The capital city of Indiana is as varied as they come, providing numerous attractions for both locals and visitors to explore, many of those options cost little to nothing.
The Canal Walk and White River State Park
The Central Canal flows through downtown, creating a picturesque cityscape. The three-mile Canal Walk is a haven for joggers and cyclists while the 250-acre White River State Park has enough green space for all types of activities including a number of festivals, weddings or just relaxing under trees. The park is also home to the Indianapolis Zoo, the Eiteljorg Museum and historic McCormick's Rock.
The city's oldest park, Garfield Park is an oasis for recreationists with walking trails, tennis courts, baseball diamonds and an aquatic center with two pools.
The Garfield Park Conservatory and Sunken Garden costs $2 for general admission and $4 for special events. The conservatory houses hundreds of tropical plants from around the world while the Sunken Garden is marked by majestic fountains, gorgeous flower beds and thousands of blooming tulips during spring months.
Indiana War Memorial
The building's design inspired by fifth-century Greek architecture, the Indiana War Memorial is a three-floor dedication to the participation of Indiana soldiers in armed conflicts. The memorial is free of charge, open Wednesday-Sunday from 9 am to 5 pm.
The memorial is just a part of the Indiana War Memorial Plaza Historic District which is second only to Washington, D.C. in acreage and number of monuments dedicated to veterans.
Soldiers' and Sailors' Monument
The gray oolitic limestone monument pays tribute to Hoosiers who served in wars from the American Revolution to the Spanish-American War. At 284 feet, it is only 15 feet shorter than the Statue of Liberty. The Observation Level is at 275 feet, providing dramatic views of the capital city below. The Colonel Eli Lilly Civil War Museum is on the lower level as is the gift shop.
Kennedy King Memorial
In 1968 just hours after the assassination of Dr. Martin Luther King, Jr.—and two months before his own assassination—Robert Kennedy delivered a dramatic address informing gatherers in the park at Seventeenth and Broadway of King’s death. His impromptu remarks called for love, wisdom and compassion toward one another.
The Landmark for Peace—or Kenndey King Memorial—was erected in Martin Luther King Park in 1994 to honor the contributions of both men.
Crown Hill Cemetery
On a little over an acre of the 555-acre Crown Hill Cemetery is the Crown Hill National Cemetery, the final resting place for 2,135 soldiers.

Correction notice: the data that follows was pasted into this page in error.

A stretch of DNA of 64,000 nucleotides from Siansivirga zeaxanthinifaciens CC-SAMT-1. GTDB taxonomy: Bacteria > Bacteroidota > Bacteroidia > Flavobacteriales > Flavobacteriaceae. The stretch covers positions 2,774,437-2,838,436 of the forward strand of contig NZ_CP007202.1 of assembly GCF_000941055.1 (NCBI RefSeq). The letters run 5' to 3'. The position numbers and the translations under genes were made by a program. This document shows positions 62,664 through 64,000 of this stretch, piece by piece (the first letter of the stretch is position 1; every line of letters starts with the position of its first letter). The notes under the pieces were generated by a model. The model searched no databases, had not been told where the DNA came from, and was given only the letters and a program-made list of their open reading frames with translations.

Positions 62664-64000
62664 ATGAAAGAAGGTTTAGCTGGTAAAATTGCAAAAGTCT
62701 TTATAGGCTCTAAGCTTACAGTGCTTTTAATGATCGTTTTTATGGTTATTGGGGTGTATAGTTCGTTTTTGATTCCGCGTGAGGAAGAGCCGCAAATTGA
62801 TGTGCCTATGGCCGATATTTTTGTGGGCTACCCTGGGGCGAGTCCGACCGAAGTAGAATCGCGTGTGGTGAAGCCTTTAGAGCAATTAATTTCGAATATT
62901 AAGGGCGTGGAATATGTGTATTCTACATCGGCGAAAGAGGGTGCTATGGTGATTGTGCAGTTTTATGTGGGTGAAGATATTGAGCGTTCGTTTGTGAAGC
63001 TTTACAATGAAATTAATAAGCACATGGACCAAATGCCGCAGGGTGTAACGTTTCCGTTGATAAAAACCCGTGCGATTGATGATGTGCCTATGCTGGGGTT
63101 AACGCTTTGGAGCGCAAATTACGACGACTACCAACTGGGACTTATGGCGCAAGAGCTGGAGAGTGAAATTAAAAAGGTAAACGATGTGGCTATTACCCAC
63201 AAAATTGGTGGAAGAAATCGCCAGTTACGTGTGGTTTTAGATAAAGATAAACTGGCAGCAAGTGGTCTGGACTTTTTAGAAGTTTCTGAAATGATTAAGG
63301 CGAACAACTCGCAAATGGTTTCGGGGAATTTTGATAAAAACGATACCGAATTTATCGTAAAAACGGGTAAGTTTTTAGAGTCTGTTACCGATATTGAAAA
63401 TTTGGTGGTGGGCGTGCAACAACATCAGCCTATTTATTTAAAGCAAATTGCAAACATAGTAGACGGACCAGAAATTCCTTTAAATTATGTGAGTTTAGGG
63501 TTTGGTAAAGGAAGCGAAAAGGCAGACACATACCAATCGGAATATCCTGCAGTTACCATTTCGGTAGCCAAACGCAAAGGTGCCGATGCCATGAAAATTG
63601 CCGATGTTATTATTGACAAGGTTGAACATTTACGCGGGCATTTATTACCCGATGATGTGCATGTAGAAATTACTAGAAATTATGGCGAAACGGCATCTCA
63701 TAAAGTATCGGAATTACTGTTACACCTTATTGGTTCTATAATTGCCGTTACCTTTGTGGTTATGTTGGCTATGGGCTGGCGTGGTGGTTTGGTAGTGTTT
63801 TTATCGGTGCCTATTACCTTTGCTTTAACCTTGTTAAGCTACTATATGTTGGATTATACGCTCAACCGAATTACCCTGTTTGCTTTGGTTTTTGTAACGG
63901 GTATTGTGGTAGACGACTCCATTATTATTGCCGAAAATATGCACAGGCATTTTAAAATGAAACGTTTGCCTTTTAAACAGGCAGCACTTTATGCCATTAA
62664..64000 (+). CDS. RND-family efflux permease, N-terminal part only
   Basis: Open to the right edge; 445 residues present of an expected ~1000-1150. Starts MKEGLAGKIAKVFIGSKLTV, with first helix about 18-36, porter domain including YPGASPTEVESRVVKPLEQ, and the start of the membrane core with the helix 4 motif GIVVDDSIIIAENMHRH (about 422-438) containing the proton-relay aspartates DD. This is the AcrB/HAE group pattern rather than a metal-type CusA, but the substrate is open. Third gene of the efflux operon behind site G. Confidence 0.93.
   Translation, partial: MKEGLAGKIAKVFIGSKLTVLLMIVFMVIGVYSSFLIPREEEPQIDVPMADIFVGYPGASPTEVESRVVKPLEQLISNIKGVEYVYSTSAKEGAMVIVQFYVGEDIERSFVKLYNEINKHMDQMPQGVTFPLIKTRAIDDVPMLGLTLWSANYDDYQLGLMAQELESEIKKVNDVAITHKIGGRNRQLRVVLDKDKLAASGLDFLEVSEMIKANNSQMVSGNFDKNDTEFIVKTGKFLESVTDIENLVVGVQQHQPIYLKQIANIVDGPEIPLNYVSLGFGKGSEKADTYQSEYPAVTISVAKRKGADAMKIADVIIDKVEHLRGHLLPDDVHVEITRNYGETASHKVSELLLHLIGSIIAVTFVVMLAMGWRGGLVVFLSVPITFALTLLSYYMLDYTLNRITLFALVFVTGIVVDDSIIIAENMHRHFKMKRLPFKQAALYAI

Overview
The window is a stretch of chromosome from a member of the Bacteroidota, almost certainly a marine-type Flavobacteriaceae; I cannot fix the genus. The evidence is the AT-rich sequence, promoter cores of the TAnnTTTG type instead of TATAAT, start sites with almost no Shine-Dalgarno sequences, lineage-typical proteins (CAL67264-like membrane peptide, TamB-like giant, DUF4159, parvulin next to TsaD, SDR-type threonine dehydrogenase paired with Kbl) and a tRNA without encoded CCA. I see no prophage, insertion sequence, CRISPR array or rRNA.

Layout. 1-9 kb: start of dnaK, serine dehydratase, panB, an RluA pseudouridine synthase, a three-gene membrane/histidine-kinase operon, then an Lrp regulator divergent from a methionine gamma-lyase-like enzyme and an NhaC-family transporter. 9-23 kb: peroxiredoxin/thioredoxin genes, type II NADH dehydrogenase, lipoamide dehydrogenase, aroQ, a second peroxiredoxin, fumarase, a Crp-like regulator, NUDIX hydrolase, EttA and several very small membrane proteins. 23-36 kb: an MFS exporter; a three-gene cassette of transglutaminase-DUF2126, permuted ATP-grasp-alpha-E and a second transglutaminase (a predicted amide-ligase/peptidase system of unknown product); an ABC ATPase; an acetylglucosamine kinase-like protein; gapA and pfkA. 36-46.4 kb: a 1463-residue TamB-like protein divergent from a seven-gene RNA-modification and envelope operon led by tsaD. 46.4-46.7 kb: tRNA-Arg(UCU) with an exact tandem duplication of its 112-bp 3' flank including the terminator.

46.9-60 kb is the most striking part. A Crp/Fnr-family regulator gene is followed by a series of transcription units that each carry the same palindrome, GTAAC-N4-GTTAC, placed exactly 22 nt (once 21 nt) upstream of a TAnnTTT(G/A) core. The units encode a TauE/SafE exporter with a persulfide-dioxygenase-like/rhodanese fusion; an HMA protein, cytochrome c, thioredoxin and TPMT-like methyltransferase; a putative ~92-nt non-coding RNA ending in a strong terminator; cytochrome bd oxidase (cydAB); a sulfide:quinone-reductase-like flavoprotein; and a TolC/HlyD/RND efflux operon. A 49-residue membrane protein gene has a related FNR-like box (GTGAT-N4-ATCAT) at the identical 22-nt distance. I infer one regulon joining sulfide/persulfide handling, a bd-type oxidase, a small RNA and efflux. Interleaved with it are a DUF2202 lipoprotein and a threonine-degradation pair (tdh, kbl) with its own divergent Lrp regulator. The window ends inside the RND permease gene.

In addition to former President Benjamin Harrison, the Crown Hill Cemetery has other notables from actors and artists to gangsters. Themed tours are offered and from June to October there are public walking tours three weekends of the month. Private group tours are offered year-round and last about 90 minutes; $3-5 per person.
The City Market is listed on the National Register of Historic Places and has been an Indianapolis Institution since 1886 when it began as a meat and produce market. With an eclectic vendor list, products range from potato chips to soup and much more. After a hard day of discovering the varied goodies, head upstairs to the Tomlinson Tap Room for some liquid relief.
NCAA Hall of Champions
The NCAA Hall of Champions also calls White River State Park home and is dedicated to providing an understanding of the NCAA and its athletes.
Two levels of interactive exhibits give visitors the feel for what it takes to make it as a collegiate athlete. Test your knowledge with a trivia challenge or get physical with a hands-on simulator.
Kurt Vonnegut Museum and Library
The prolific writer of 14 novels—including 1969's masterful "Slaughterhouse-Five," has his life and professional career on display at the Kurt Vonnegut Museum and Library. Sit at Purple Heart—his typewriter—and see Vonnegut through the eyes of family and friends in photographs. This museum is open to the public.
Indianapolis Motor Speedway
A trip to Indianapolis wouldn't be complete without getting a look at the Indianapolis Motor Speedway.
One of the most iconic venues in sport, the track officially opened on June 5, 1909 for balloon races and sprang in automobile racing on August 19, 1909. So for a quick jaunt, head to 4790 W. 16th Street and have a gander—just don't do it on race day.